If you can’t beat ’em…

As several large media outlets, including The New York Times and National Geographic, participate in Facebook’s efforts to dominate online publishing, readers can expect some of the publishers’ most interactive stories to appear directly on the social networking site.

Facebook’s new “Instant Articles” initiative, launched Wednesday, will allow the publishers to post stories and video directly on Facebook’s News Feed on its iPhone app, using what the tech giant says are its tools that will bring stories “to life in new ways.” Publishers will be able to publish the Facebook-posted stories on their sites, as well.

News publishers have had precarious but potentially rewarding relationships with Facebook. Facebook is the most dominant social media referral engine, boosting publishers’ traffic while lessening the importance of their front pages. And their new agreement represents the publishers’ willingness to further study their deepening ties and ways to generate more revenue worldwide.

“This gives Facebook an extraordinary amount of power, as much as any platform company could have,” says Rich Hanley, professor of journalism and director of the graduate journalism program at Quinnipiac University in Hamden, Conn. “This is a fundamental shift toward mobile for media companies.”

Facebook has 1.4 billion users per month, and 83% of them come from outside the U.S. and Canada, according to the company. A survey by the Pew Research Center found that 30% of Americans already get their news from Facebook.

“Fundamentally, this is a tool that enables publishers to provide a better experience for their readers on Facebook,” said Facebook Chief Product Officer Chris Cox in a company blog. “Instant Articles lets them deliver fast, interactive articles while maintaining control of their content and business models.”

Others participating are BuzzFeed, NBC, The Atlantic, The Guardian, BBC News, Spiegel Online and Bild.

Readers can zoom in and tilt photos, and video will play automatically as readers scroll, a feature that may not be universally appealing for those on limited data plans. Publishers will also have access to software features for interactive maps and audio captions.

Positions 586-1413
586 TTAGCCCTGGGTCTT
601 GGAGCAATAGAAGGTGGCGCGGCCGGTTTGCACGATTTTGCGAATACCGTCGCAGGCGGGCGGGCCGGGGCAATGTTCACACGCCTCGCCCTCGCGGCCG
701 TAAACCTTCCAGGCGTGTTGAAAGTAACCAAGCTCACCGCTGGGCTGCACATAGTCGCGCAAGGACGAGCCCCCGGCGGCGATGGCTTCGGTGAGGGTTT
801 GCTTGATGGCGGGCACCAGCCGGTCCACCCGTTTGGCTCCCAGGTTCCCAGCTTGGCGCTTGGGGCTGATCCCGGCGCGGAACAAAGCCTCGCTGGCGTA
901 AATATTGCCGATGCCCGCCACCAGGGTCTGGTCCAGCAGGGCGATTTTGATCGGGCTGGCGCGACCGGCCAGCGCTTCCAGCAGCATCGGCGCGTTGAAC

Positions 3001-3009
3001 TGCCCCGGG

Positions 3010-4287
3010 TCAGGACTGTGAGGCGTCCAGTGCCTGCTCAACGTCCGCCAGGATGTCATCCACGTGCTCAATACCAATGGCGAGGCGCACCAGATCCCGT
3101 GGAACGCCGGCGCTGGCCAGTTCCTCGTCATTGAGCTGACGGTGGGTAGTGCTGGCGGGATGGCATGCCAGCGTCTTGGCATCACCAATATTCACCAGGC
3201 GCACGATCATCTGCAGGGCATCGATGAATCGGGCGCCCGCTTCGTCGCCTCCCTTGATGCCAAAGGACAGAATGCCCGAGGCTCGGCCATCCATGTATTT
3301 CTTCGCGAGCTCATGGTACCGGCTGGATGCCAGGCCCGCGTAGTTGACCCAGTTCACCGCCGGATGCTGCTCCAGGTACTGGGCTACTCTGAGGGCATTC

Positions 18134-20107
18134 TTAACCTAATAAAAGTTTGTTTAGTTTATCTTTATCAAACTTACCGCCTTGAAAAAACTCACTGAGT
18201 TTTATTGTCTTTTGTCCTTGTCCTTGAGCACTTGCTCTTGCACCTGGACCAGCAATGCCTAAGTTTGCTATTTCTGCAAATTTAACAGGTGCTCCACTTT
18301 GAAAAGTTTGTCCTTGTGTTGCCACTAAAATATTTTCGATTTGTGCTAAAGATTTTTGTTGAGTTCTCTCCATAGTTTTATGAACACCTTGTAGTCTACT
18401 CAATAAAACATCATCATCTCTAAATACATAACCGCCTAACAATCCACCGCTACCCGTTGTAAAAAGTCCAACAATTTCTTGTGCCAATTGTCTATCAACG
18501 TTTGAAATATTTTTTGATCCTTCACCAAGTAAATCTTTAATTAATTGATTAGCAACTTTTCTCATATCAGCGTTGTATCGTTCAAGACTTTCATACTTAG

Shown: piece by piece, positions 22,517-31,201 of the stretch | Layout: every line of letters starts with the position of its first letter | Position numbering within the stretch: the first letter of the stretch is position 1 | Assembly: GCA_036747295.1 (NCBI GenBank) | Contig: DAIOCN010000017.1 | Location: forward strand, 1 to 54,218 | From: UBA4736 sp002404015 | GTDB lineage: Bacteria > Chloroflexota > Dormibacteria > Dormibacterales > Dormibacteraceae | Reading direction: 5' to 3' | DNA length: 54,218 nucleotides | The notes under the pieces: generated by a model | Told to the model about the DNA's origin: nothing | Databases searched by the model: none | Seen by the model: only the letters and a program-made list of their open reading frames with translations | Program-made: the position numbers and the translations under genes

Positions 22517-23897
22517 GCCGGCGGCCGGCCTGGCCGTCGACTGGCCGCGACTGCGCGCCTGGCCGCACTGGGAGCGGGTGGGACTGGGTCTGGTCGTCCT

Facebook says directly posted stories will load faster, adding about eight seconds to load a story on mobile Web.

Publishers get to keep the sales of advertising they create and sell for the stories. But Facebook will get a 30% cut if publishers choose to use the company’s advertising sales technology, called Audience Network, says The New York Times.

“We’re participating in Instant Articles to explore ways of growing the number of Times users on Facebook, improving their experience of our journalism and deepening their engagement,” Mark Thompson, CEO OF The New York Times Co. said in a statement posted on Facebook’s blog.

Declan Moore, National Geographic’s chief media officer, said the organization was embracing the new publishing venue, similar to its expansion into TV and cable. But it plans to retain its own advertising packages and use them to woo Facebook users to join the National Geographic Society or buy its books, he said.

“We’re all wrestling with consumers spending more time on mobile devise, and we’re all wresting with how do we create the best experience on those devices,” Moore said. “You feel like you’re on the frontier of new media developments, and then the next week something new comes along.”

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